„The justification for a university is that it preserves the connection between knowledge and the zest of life, by uniting the young and the old in the imaginative consideration of learning.“

—  Alfred North Whitehead

1920s, The Aims of Education (1929)
Kontext: The universities are schools of education, and schools of research. But the primary reason for their existence is not to be found either in the mere knowledge conveyed to the students or in the mere opportunities for research afforded to the members of the faculty. Both these functions could be performed at a cheaper rate, apart from these very expensive institutions. Books are cheap, and the system of apprenticeship is well understood. So far as the mere imparting of information is concerned, no university has had any justification for existence since the popularization of printing in the fifteenth century. Yet the chief impetus to the foundation of universities came after that date, and in more recent times has even increased. The justification for a university is that it preserves the connection between knowledge and the zest of life, by uniting the young and the old in the imaginative consideration of learning.

„The aim of science is to seek the simplest explanations of complex facts. We are apt to fall into the error of thinking that the facts are simple because simplicity is the goal of our quest.“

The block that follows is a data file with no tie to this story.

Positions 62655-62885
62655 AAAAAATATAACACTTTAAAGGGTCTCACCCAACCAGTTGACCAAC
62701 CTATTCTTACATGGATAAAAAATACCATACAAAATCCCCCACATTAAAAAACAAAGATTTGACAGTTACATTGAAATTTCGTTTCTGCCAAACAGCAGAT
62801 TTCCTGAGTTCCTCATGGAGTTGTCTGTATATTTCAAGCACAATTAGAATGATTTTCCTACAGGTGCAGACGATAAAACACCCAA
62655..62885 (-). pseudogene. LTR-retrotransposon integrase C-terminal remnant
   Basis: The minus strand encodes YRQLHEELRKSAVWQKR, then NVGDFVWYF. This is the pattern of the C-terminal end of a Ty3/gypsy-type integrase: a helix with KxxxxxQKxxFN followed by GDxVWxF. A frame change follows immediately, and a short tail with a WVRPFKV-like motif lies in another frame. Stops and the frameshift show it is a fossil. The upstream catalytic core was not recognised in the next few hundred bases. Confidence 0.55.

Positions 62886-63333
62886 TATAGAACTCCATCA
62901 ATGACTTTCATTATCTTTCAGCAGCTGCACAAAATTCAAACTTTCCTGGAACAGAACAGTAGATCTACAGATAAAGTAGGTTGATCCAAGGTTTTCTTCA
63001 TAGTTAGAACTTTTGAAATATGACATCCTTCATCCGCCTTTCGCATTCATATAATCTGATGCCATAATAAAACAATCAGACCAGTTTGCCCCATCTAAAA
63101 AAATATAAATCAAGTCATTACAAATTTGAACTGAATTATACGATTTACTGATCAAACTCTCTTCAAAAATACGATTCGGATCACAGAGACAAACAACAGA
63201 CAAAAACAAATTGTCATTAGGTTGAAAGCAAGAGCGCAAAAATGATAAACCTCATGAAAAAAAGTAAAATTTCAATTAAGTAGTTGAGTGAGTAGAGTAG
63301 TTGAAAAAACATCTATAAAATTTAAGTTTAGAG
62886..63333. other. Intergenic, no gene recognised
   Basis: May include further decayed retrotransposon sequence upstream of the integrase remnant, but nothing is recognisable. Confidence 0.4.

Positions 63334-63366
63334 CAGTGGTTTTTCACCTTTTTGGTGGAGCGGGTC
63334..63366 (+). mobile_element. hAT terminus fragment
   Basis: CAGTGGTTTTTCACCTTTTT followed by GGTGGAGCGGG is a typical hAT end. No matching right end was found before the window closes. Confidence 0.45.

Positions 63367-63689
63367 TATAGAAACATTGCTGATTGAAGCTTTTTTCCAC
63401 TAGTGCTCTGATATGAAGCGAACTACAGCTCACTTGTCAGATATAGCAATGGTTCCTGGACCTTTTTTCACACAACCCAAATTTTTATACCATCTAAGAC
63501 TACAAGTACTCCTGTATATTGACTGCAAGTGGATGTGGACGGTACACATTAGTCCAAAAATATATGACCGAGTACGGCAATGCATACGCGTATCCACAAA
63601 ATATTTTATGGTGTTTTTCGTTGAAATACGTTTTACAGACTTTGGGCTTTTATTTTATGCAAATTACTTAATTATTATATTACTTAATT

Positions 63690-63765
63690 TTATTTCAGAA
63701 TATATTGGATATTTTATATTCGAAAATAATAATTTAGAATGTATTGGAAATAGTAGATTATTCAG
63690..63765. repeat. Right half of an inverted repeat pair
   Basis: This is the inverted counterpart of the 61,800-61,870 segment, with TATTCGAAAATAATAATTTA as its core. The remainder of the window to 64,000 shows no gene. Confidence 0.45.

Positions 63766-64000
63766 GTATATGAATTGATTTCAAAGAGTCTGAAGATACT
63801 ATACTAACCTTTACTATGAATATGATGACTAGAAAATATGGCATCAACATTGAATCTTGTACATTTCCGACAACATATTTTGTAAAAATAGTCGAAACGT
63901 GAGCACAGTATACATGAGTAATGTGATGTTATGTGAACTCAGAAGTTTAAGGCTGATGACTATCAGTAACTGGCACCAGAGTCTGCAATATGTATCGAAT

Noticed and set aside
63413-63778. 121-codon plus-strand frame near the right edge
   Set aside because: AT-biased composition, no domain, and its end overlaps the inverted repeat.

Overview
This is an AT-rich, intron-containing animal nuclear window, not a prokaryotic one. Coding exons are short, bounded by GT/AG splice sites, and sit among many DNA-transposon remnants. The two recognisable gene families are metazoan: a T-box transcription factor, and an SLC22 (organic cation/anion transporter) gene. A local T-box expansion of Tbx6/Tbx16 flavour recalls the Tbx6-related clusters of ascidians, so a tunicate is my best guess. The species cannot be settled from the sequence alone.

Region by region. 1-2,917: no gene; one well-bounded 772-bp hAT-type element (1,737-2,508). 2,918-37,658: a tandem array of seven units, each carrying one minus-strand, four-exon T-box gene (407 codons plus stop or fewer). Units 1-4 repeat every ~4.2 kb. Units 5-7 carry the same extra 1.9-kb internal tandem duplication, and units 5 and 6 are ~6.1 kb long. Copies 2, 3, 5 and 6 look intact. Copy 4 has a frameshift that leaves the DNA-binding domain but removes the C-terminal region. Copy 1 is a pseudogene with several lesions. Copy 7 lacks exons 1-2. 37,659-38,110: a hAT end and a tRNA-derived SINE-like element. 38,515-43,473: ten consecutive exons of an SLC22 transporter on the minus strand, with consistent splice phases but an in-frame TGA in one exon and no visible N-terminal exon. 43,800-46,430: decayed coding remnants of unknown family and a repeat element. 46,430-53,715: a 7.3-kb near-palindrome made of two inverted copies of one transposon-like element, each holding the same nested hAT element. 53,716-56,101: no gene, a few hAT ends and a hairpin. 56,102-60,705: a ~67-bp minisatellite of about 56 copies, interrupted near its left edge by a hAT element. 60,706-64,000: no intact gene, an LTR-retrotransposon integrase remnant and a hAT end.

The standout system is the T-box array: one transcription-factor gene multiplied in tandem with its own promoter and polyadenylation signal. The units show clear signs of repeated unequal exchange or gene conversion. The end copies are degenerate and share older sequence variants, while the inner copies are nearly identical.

—  Alfred North Whitehead

The Concept of Nature (1919), Chapter VII, p.143 http://www.gutenberg.org/files/18835/18835-h/18835-h.htm#CHAPTER_VII.
1910s
Kontext: The aim of science is to seek the simplest explanations of complex facts. We are apt to fall into the error of thinking that the facts are simple because simplicity is the goal of our quest. The guiding motto in the life of every natural philosopher should be, "Seek simplicity and distrust it."

„Philosophy is the self-correction by consciousness of its own initial excess of subjectivity.“

—  Alfred North Whitehead

Pt. I, ch. 1, sec. 6.
1920s, Process and Reality: An Essay in Cosmology (1929)
Kontext: Philosophy is the self-correction by consciousness of its own initial excess of subjectivity. Each actual occasion contributes to the circumstances of its origin additional formative elements deepening its own peculiar individuality. Consciousness is only the last and greatest of such elements by which the selective character of the individual obscures the external totality from which it originates and which it embodies. An actual individual, of such higher grade, has truck with the totality of things by reason of its sheer actuality; but it has attained its individual depth of being by a selective emphasis limited to its own purposes. The task of philosophy is to recover the totality obscured by the selection.